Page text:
Yet, the brawl faded into the darkness of the night as the little girls’ smiling faces were lit up with an electric bulb. I don’t know when my focus shifted to the latter. However, that reminded me of an interesting thing I noticed earlier in the day. I was humming a song and looking out of the window when the person sitting next to me indicated I looked out. Though I had noticed the board that said ‘Welcome to Nagaland’, he told me to not miss the other side. I rose from my seat and pushed my neck out to see that what would have been ‘Welcome to Manipur’ was whitewashed and ‘Welcome to South Nagalim’ sat smiling on top of it. (Nagalim or Greater Nagaland is a demand to integrate all the Naga inhabited areas into one state. Manipur, as a result, stands to lose around 65% of its territory)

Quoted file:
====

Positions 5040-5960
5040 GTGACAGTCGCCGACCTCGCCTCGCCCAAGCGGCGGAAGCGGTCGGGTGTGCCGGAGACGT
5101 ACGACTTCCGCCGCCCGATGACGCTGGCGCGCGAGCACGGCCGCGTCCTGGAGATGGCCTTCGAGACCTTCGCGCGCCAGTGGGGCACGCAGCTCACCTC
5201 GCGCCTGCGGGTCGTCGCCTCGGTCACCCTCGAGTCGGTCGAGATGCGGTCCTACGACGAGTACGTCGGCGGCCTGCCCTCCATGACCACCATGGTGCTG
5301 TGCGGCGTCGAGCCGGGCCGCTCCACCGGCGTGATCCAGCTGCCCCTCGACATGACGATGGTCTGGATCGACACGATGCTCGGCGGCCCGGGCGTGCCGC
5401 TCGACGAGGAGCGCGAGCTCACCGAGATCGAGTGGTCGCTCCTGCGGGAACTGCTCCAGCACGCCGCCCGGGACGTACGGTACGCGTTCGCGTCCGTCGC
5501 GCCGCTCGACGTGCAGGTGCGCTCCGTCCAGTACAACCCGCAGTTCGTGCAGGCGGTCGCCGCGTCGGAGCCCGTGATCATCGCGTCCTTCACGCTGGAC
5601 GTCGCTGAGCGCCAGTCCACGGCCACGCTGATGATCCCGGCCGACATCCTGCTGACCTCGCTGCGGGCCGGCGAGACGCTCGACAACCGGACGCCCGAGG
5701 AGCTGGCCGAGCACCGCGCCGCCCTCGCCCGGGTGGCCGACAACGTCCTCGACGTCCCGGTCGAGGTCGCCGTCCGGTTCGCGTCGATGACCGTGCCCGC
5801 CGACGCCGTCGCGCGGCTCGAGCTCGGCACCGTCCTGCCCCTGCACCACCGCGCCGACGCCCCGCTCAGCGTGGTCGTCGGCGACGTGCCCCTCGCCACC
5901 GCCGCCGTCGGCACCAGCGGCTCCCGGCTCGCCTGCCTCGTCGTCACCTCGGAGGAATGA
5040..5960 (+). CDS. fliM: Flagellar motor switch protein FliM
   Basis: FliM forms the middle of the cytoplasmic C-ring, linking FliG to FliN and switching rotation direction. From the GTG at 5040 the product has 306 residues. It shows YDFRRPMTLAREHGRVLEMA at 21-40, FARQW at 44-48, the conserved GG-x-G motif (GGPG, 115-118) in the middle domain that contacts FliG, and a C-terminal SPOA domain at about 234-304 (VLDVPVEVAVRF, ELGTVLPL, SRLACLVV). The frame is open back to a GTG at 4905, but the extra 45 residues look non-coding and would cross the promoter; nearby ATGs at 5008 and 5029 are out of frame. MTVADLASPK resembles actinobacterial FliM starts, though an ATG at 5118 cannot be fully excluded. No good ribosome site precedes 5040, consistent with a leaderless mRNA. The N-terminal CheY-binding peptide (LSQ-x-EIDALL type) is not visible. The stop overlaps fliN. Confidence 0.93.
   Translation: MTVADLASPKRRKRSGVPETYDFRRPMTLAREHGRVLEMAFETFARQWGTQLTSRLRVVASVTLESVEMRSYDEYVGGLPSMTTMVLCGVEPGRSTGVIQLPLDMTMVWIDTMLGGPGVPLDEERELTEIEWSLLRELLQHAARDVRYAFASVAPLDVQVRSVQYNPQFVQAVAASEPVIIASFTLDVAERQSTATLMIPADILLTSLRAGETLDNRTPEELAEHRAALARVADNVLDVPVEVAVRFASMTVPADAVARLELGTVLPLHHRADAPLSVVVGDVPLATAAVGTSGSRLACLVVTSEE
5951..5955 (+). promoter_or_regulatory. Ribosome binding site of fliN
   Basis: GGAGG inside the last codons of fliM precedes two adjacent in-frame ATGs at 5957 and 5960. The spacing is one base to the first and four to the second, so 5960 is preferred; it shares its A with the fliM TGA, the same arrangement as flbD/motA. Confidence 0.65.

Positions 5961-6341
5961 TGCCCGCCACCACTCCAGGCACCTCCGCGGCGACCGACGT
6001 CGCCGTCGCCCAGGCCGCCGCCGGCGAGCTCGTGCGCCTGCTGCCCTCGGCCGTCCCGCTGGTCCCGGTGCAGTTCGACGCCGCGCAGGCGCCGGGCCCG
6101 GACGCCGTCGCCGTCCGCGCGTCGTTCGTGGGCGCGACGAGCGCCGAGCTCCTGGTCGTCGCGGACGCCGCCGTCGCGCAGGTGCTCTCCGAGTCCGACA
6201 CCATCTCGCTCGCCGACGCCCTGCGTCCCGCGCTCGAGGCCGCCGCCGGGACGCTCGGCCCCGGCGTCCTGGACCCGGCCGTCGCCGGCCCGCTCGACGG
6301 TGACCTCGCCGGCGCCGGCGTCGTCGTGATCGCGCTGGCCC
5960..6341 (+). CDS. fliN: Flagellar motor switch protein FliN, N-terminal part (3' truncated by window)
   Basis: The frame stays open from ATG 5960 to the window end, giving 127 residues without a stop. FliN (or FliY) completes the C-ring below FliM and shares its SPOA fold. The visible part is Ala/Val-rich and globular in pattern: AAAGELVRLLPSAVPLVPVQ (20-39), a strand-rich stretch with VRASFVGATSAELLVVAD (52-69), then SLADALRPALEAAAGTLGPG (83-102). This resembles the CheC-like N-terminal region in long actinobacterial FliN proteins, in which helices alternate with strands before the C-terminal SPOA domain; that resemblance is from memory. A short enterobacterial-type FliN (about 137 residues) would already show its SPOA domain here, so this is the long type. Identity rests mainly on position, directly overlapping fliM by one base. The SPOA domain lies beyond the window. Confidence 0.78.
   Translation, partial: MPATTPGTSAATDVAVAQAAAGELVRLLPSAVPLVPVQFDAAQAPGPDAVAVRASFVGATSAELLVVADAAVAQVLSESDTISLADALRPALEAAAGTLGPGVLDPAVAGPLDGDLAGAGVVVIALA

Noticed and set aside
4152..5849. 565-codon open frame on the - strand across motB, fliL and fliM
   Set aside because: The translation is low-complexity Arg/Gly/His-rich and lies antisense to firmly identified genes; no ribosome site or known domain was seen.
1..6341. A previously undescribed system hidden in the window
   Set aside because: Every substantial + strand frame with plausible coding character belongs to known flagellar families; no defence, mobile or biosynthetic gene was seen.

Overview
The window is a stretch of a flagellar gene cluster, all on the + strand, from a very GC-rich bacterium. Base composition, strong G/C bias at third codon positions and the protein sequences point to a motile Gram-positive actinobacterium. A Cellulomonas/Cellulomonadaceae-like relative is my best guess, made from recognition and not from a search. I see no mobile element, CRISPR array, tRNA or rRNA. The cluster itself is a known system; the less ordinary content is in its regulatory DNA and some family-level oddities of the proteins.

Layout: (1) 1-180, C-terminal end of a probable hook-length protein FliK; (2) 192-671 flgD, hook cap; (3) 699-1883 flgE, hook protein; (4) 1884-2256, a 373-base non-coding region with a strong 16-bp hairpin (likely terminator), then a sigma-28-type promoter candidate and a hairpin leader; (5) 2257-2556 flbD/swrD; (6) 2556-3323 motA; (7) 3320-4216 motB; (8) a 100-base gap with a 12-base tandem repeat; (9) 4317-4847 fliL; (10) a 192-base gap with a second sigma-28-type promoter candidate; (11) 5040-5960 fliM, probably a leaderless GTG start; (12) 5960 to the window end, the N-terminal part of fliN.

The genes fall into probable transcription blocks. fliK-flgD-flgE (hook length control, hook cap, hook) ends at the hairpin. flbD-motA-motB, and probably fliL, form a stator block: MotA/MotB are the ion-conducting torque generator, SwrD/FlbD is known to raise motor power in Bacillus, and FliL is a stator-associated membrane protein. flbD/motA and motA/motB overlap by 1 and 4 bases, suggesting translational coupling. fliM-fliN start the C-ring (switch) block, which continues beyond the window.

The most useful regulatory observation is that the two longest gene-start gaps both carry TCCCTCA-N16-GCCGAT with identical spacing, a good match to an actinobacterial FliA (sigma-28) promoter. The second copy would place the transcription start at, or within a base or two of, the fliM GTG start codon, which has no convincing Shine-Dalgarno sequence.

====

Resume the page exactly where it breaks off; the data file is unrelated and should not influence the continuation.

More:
The bus was on its way now. Resuming our earlier conversation about the ‘madness’ that was all over North-East, the old man sitting next to me asked, “Did you notice the little fight?” I nodded. “That’s how it is here. Everywhere! Army, militants, tribes – they all blame each other; but they never stop killing!” For my curious eyes, he extended a pack of nothing but Lays; American style this time. We were entering Kohima city now.
Under the cover of darkness, the city looked particularly calm and innocent. Thousands of small matchbox-like houses on the hill I could see from my window looked charming. They were like clay lamps accumulated in a Diwali tray. The old man interrupted my Diwali landscape extending a copy of Morung Express – a popular local daily; his eyes said to me, “See!” On the front page, it carried a story of a Naga Hoho conference where deep concerns were raised about increasing incidents of inter-ethnicity clashes in Nagaland leading to mass murders. I was in the middle of reading the discourse insisting on re-asserting a Christian morality in the Naga society when incessant honking outside forced me to take note.